The descendants of Galileo Galelei are finding their lives turned upside down as Ferrari sisters may have the key to saving the world.
What They Say:
Galilei Donna follows the three Ferrari sisters who are descendents of the astronomer, Galileo Galilei. The year is 2061 and the world is in the grips of another ice age. With a mysterious organization hunting them down and searching for the “Galilei Donna”, the three sisters must work together to fight against the organization and discover their true destinies.
Content: (please note that content portions of a review may contain spoilers)
One of the things I look forward to every season is to see what kind of original series step up to the plate. There’s a lot to like with manga adaptations and definitely a lot to like with light novel adaptations, but the real passion I have is when it comes to original works since they tend to have a beginning, middle and end to them and will take more chances. Even more so when it comes to the noitaminA block since they take even more chances and work with sometimes smaller episode runs. Such is the case with Galilei Donna, which brought Yasuomi Umetsu back to the directors chair to help this A-1 Pictures production. It’s like a mini dream team come together for me. I had missed the show in its weekly simulcast run and instead marathoned after it finished. And came away absolutely loving it.
The show takes us to a near future alternate world where it’s 2061 and we’re introduced to the three Ferrari sisters, who are the descendants of Galileo Galilei. The eldest is Hazuki, a smart young woman who is working to become a lawyer, the middle is Kazuki, a dark haired young woman who fits into the action mold of the trio while the youngest is Hozuki, a thirteen year old genius girl who can seemingly build anything and is ahead of her time in many ways. The girls live with their mother, Sylvia Ferrari, who works for the worldwide company Adni Moon, which is based out of Italy. She’s estranged from her husband Geshio, a man she met in Japan in her youth and totally fell for. He’s involved in their lives to some degree but lives elsewhere in the city. Hozuki is kind of similar in a way as she has her own warehouse that she does a lot of her work out of that’s part of the family structure that contains a lot of old family materials.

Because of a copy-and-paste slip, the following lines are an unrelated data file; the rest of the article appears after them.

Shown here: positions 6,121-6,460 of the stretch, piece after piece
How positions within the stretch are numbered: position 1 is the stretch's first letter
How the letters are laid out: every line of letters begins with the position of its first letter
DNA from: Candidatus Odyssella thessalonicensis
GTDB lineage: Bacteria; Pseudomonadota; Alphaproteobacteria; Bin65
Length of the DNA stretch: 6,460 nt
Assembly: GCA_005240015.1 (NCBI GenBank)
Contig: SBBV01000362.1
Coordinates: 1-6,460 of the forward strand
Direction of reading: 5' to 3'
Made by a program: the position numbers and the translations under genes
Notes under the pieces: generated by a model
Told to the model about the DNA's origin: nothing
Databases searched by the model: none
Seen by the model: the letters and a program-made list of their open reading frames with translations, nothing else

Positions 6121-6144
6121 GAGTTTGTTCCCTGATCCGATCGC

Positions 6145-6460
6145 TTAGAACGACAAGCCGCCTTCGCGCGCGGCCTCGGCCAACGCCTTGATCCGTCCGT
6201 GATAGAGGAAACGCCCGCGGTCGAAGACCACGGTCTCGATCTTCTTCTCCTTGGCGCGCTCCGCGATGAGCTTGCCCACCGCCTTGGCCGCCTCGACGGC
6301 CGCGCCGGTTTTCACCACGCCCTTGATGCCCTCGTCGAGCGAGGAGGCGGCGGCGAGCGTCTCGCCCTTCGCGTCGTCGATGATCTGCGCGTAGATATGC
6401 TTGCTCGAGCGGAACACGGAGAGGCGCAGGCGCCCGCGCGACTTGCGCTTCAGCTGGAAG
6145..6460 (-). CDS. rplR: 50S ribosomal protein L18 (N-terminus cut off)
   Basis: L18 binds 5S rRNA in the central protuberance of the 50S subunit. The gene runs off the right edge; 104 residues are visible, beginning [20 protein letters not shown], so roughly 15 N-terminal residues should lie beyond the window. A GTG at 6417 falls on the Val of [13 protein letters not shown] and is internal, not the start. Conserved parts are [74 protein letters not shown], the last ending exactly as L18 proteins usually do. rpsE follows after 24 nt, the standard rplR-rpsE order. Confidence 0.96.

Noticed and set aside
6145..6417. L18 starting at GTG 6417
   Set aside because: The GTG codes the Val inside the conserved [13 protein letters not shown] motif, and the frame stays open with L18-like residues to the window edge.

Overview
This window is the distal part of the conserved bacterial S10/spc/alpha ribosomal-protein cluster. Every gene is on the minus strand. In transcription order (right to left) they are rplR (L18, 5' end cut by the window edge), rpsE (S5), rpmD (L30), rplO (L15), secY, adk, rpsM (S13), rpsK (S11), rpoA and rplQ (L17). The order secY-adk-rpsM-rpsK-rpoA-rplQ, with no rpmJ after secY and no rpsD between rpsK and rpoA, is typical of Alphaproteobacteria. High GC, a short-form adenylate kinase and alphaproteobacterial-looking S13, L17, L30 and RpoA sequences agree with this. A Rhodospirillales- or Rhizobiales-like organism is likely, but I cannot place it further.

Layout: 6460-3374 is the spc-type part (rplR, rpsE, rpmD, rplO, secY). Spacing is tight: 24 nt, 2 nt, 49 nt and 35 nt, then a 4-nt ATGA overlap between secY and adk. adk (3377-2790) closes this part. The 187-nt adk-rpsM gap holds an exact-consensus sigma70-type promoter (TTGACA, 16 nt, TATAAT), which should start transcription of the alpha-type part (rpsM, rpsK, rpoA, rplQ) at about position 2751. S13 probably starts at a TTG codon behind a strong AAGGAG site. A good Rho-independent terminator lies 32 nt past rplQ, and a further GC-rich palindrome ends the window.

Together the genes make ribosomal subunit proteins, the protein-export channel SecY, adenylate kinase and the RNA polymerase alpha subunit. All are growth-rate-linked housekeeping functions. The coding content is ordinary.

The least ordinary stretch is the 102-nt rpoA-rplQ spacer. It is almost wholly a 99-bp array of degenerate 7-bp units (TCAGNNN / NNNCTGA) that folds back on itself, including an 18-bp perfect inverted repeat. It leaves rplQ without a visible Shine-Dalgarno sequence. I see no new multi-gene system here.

We get the usual kinds of introductions, but it shifts to action quickly as it turns out that the sisters are being sought after by a number of different factions because of their lineage. Though they don’t really play it up themselves or connect with it outside of Hozuki being an inspired genius herself that comes across as a slightly shy and introverted young woman, their connection to the past is key here. The world is starting to experience an energy crisis as the type of methane that they use to power things has been the subject of a variety of attacks from sky pirates and it’s throwing everything into chaos. And those sky pirates, or at least one group of them from the Black Ganymede, are following up on the rumor that the Ferrari sisters have the secret to a new energy source. Similarly, Adni Moon is orchestrating their own hunt for the sisters with a secretive black ops group known as Messier. And there’s also a young woman named Anna Hendricks who stumbled upon some secret passages in the Paradise Lost novel that got her to research Galileo a lot, which brought her down to Italy as well to find the sisters.
Naturally, the show turns into a road trip on the run kind of series since all these things hit at once and that means the sisters have to flee. Anna ends up coming along with them and ends up kind of serving as the adult of the group, which they definitely need. Luckily for the sisters, Hozuki has sort of been planning on a trip and has designed herself a wonderful airship of her own, shaped like a goldfish, that’s also fully weaponized. She had intended to go to Japan at some point because of her own interest in the land but also because of their heritage there though her father as she wanted to visit her grandfather that she’s never met, unlike her sisters. The ship, which gets named the Galileo, is an interesting mix of technology as it almost feels like steampunk in some ways but with some polish and some Japanese quirks to it. The best part is that the AI she’s built for it comes out as a virtual goldfish that flies around the interior of the ship and interacts with everyone in a mostly serious way. It adds an extra voice to the group and a confidant for Hozuki to interact with since her sisters have a difficult time interacting with her.